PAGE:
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GM's Bob Stewart on OEM, Aftermarket Cooperation

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In the weeks leading up to its Summit this December in Nashville, ADAPT Automotive will talk with several keynote speakers and other presenters who will be at the conference about pressing topics and trends facing the industry.

This week, Bob Stewart, aftermarket service manager for General Motors, talks about why OEMs working with the aftermarket, instead of against it, is so crucial in today's industry.

As told to Digital Multimedia Editor Noah Brown

I think a lot of it is the fear of the unknown. Everything that's governed the availability of service information access on our internal combustion engine vehicles has always been emissions related. When you go to electric vehicles, do those emissions regulations have the same governing rules over those vehicles? 

There's a lot of concern that things are going to change. We standardized the diagnostic link connector for all manufacturers so that you can have consistent, universal tools to plug in and actually read diagnostic information out of the vehicles. I had heard some concerns that, with EVs, there's nothing to control that anymore. It's going to be the Wild West. 

I can only speak for General Motors, but we're still going to keep the diagnostic link connector and our EVs. We still need to service them in the same way.It doesn't make sense for an OE to create a different connector just in our EV vehicles. We'd have to have a different cable, we have to have a different tool. Everything would have to be different, and anytime you have to buy two things instead of one, it just doesn't make economical sense.

So we're going to stay consistent, because if a technician can consistently use the same tool for whatever they’re doing, it's better service. And that's what we're always looking for, is to have the best service experience for the technician and for the vehicle owner. We want to make sure that the tools are easy to use and that they're there.

I think it's critical that OEMs view the aftermarket as an ally. There are those outlying companies that don't service the aftermarket at the same level we do, and that's where you get complaints from. The whole OEM sector gets painted with a broad paint brush that we’re the bad guys because one or two aren't providing necessary information. The tools need to be available out there because the car parc at the independents are working on, typically, are slightly different than the dealer car parc.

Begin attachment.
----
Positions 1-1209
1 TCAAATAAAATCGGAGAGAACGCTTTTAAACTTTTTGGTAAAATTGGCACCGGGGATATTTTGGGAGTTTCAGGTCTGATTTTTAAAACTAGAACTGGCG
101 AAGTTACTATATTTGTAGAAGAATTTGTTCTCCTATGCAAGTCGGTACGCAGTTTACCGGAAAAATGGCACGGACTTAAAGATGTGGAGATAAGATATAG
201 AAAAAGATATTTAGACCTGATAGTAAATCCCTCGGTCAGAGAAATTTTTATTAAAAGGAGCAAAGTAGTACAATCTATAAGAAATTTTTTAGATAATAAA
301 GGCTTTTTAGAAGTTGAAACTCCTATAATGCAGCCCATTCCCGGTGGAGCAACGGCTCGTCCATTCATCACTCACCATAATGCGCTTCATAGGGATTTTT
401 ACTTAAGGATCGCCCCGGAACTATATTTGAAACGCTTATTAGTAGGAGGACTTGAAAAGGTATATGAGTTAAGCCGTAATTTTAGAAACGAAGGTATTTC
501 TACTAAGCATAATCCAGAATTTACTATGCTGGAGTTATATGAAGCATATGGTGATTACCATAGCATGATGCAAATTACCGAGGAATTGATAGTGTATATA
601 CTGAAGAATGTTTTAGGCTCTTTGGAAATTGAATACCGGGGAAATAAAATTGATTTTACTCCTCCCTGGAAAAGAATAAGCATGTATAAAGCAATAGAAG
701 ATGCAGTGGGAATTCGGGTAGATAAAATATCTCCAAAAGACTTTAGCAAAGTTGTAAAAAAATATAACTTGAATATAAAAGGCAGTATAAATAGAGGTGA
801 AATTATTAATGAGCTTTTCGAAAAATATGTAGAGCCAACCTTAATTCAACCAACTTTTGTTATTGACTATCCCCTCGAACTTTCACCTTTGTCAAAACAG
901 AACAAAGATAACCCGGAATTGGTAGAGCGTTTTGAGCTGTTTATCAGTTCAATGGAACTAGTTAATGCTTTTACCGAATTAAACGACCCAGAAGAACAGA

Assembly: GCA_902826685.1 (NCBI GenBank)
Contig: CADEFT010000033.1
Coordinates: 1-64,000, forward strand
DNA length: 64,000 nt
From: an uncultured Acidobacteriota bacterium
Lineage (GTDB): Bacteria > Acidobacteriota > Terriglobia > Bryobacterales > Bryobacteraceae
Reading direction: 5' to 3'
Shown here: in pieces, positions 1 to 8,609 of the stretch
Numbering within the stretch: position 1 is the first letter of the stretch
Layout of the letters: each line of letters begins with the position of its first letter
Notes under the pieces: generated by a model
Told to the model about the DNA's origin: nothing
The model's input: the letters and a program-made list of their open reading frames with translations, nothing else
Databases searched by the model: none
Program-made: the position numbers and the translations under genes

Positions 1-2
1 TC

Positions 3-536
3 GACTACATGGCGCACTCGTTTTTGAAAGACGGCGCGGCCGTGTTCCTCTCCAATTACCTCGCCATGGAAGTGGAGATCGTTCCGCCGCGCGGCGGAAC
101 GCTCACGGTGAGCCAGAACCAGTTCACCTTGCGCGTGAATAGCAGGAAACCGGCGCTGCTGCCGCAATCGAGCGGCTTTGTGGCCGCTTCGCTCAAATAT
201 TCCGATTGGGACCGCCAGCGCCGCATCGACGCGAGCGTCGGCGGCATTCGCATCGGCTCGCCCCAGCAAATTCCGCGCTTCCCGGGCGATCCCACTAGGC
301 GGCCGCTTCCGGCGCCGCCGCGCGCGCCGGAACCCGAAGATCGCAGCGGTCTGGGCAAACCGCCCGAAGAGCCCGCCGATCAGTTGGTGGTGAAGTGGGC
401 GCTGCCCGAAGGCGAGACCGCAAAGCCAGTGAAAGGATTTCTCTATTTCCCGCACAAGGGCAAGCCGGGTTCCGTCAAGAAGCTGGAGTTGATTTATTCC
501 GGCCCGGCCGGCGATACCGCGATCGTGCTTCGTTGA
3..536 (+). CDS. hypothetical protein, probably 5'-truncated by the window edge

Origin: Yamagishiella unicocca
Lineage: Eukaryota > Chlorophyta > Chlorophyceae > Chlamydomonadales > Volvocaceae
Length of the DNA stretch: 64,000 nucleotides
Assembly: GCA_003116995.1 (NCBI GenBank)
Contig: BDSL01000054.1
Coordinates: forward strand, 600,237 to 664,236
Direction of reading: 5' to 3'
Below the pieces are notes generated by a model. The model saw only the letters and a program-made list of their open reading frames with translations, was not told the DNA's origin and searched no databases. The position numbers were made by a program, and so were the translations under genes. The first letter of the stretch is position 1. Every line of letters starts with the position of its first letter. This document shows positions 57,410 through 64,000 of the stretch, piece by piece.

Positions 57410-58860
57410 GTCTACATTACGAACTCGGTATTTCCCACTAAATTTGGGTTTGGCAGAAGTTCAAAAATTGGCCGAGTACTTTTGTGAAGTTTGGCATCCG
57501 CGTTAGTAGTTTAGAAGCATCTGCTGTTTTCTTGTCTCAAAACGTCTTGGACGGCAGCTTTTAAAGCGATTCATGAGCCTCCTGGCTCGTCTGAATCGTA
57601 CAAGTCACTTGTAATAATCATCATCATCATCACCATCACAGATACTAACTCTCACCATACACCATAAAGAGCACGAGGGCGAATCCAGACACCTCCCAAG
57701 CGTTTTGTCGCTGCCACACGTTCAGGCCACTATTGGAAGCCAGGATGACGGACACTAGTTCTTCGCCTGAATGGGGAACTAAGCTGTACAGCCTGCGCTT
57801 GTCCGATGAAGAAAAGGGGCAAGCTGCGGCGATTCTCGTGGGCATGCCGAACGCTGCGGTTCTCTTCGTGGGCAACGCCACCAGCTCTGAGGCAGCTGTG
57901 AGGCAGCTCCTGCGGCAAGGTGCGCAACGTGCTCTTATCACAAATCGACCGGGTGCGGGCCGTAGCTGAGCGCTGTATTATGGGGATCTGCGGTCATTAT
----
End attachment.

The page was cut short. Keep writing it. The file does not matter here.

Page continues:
The dealers are usually working on the brand-new vehicles, especially the ones that are under warranty, because who wants to take a vehicle to an independent and pay for something if the manufacturer has it covered under warranty? Then you have a small window there in the middle that's an overlap of years, and then you have vehicles beyond the overlap that all go to the independents. 

There's still a small portion of people that are always going to take their vehicle to the dealer, and there’s a small percentage of people that are always going to take it to the aftermarket. But at the end of the day, that's a GM vehicle owner. We want them to have a great experience with the service of their vehicle and we want it fixed properly. That's why we invest in training classes. We have a whole group that does training for the aftermarket on a lot of our new products and systems out there because we find that to be important and critical to the business.

I want this stuff to be out there public. I want everybody that works on our vehicles to have what they need, so we just need to do a better job to get information out and to get it to as many people as we can. We need to make sure that we focus on making sure the service information is correct and has the right diagnostics in it before so that independent technicians can repair these vehicles.

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